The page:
Once the coffers of vulnerable nations are ransacked by American wars of aggression, it is the media that sweeps the crimes of state beneath a carpet of piety. The truth may come out in due time, although it is always ex post facto. Thanks to the the coordination between the corporate sector, the state, and the media, the American doctrinal system is largely a self-contained narrative. It comes complete with a smooth internal logic. Corporations set priorities, the state produces a storyline that rationalizes the pursuit of those priorities, and the media distributes and reifies the storyline until it is gospel. This is no surprise, since the corporations own the politicians and the presses.I agree with all observations the author makes about the official tales regarding Syria; but, once again, I see a writer ascribing agency to a president (Hillary) when they function only as puppets of a deep state. It seems that even the possibility of a deep state functioning behind the scenes of the official government is too much of a threatening deception for critical people like Hirthler to accept--or even to consider.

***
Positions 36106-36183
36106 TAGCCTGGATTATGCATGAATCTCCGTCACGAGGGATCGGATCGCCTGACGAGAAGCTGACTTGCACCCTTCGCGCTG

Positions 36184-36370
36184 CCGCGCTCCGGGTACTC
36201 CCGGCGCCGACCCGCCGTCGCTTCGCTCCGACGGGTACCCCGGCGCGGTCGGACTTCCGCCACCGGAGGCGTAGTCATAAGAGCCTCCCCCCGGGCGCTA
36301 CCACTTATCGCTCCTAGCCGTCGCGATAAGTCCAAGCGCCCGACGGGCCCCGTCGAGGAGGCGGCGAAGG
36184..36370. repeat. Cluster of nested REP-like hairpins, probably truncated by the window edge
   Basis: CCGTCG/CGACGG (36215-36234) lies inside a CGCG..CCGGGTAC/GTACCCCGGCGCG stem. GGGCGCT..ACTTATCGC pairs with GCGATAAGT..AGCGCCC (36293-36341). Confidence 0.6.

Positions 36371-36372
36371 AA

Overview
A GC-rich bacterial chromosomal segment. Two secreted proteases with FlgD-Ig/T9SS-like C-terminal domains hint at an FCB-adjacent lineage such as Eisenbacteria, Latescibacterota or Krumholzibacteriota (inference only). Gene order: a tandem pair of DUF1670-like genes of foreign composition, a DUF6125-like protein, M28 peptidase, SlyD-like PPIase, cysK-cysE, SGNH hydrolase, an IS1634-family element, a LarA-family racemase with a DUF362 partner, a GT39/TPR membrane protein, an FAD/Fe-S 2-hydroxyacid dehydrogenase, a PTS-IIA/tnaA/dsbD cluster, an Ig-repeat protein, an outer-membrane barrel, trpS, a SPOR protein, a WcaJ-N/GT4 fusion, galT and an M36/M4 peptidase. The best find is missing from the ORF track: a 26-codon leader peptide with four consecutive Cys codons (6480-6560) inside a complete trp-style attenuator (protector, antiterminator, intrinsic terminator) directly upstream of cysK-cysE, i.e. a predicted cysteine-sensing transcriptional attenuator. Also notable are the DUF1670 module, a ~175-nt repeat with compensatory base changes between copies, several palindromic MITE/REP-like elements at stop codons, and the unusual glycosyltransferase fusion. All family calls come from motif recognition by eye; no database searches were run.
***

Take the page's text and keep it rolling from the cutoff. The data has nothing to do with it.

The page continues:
We’ve lived so long under the spell of hierarchy—from god-kings to feudal lords to party bosses—that only recently have we awakened to see not only that “regular” citizens have the capacity for self-governance, but that without their engagement our huge global crises cannot be addressed. The changes needed for human society simply to survive, let alone thrive, are so profound that the only way we will move toward them is if we ourselves, regular citizens, feel meaningful ownership of solutions through direct engagement. Our problems are too big, interrelated, and pervasive to yield to directives from on high.
—Frances Moore Lappé, excerpt from Time for Progressives to Grow Up